Mark Lang: How to Prepare Students for an Innovation Age

As a full-time education consultant, Allison Zmuda works with educators to grow ideas on how to make learning for students challenging, possible and worthy of the attempt. Over the past 19 years, Zmuda has shared curricular, assessment, and instructional ideas, shown illustrative examples, and offered practical strategies of how to get started.

Facebook Twitter LinkedIn Google+ YouTube 

c2e6df86fce7fae026b891b1a0b51e4f-bpfullMark Lang believes that, for a successful future, young people will need innovation and leadership experience as a meaningful part of their upbringing. The challenge is to make “room” for it — kids need to pursue their ideas but with time, attention, and support from adults in their lives. Mark played a key role in developing new methods and approaches to help entrepreneurs and advanced manufacturers grow innovative businesses that became standard practice nationally and even internationally. Now he is working on an exciting project with Lincoln Leadership Academy Charter School that integrates the skills of initiative, leadership, innovation, communication, and collaboration into personalized projects inspired by student interests.

Zmuda: What’s happened in the world that necessitates a shift in how we are raising and teaching our children?
Lang: A number of things have come together to create a very different world than the one in which many of us grew up and that shaped today’s education system. For one, technologies including the Internet have made just about any important piece of information available to anyone who is connected, and have also allowed us to interact with people across the globe almost as easily as those in our back yard. Add to this geopolitical changes that have led most of the countries in the world to participate in the capitalist free market (even if they are not are not entirely free), and to invest in their education and infrastructure to become more competitive in that market. Finally, international corporations have made it easy to do business globally by providing worldwide transportation, logistics, and financial services open to anyone, and suppliers have emerged to satisfy almost any need for even advanced technology components and services.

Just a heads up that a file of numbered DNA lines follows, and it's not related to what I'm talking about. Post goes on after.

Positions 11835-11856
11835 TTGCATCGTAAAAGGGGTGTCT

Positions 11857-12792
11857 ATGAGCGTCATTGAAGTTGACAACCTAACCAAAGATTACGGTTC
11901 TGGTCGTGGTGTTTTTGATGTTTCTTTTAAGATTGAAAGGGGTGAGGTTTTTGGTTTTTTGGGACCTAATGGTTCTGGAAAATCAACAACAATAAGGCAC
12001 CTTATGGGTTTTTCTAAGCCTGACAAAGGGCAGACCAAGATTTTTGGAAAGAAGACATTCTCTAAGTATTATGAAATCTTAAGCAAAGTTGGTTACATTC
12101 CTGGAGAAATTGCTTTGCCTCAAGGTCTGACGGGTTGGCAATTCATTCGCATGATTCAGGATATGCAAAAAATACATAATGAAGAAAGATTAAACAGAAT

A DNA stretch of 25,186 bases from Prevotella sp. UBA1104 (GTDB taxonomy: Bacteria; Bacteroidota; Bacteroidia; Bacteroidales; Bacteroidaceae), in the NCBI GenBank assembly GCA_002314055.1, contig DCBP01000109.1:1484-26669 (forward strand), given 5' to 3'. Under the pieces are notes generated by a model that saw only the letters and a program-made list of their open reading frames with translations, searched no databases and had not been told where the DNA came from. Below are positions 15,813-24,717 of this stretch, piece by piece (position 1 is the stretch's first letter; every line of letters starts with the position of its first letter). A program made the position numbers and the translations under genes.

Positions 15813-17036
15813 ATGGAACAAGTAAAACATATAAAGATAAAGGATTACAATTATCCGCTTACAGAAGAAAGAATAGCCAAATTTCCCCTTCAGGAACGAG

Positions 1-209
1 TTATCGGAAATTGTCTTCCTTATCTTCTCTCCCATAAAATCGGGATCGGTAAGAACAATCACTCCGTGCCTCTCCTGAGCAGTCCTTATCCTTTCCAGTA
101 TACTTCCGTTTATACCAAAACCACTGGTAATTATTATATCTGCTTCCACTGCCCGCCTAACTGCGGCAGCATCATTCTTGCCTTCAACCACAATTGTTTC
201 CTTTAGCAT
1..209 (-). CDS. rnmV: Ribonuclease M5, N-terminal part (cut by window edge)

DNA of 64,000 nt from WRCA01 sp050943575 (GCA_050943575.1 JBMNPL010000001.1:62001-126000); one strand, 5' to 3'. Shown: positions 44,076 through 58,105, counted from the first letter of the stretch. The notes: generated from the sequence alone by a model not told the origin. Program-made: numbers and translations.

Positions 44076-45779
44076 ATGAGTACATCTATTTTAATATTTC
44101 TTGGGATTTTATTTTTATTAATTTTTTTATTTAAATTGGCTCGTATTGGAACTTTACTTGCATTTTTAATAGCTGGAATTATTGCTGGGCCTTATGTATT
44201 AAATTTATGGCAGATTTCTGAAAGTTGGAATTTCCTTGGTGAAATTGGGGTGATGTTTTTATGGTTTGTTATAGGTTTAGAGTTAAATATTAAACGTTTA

In this new world, a home-based business in the U.S. can create a new product, source any complex components from merchant suppliers, assemble the final product, and sell it through the Internet all over the world, shipped by common carrier and paid with simple credit card transactions. Of course, people in lower wage countries can also effectively compete for business that in the past had to come from local suppliers. In this world, goods and services quickly migrate to wherever they can be most efficiently produced, and new competitors regularly emerge out of nowhere.
Business has been through change before. In prior situations, however, if companies recognized the shift and retooled to deal with the new competitive dynamic, they could be successful in the new normal for many more years. Today the confluence of changes means that there will be no new steady state. Instead, the new normal is constant change. Skills to learn and adapt have become dramatically more important than ever before. Further, since the only way for a company to insure a leading position is to drive the changes in a given market, the ability to innovate has become the most valuable skill of all ― for almost everyone. It is not what one knows that is valuable in today’s world (anyone can find almost any answer), it is what one does with knowledge, and particularly how one leverages multiple perspectives and understanding to create novel new directions.
Zmuda: What has the response been when you have approached educators about infusing these skills into their classrooms?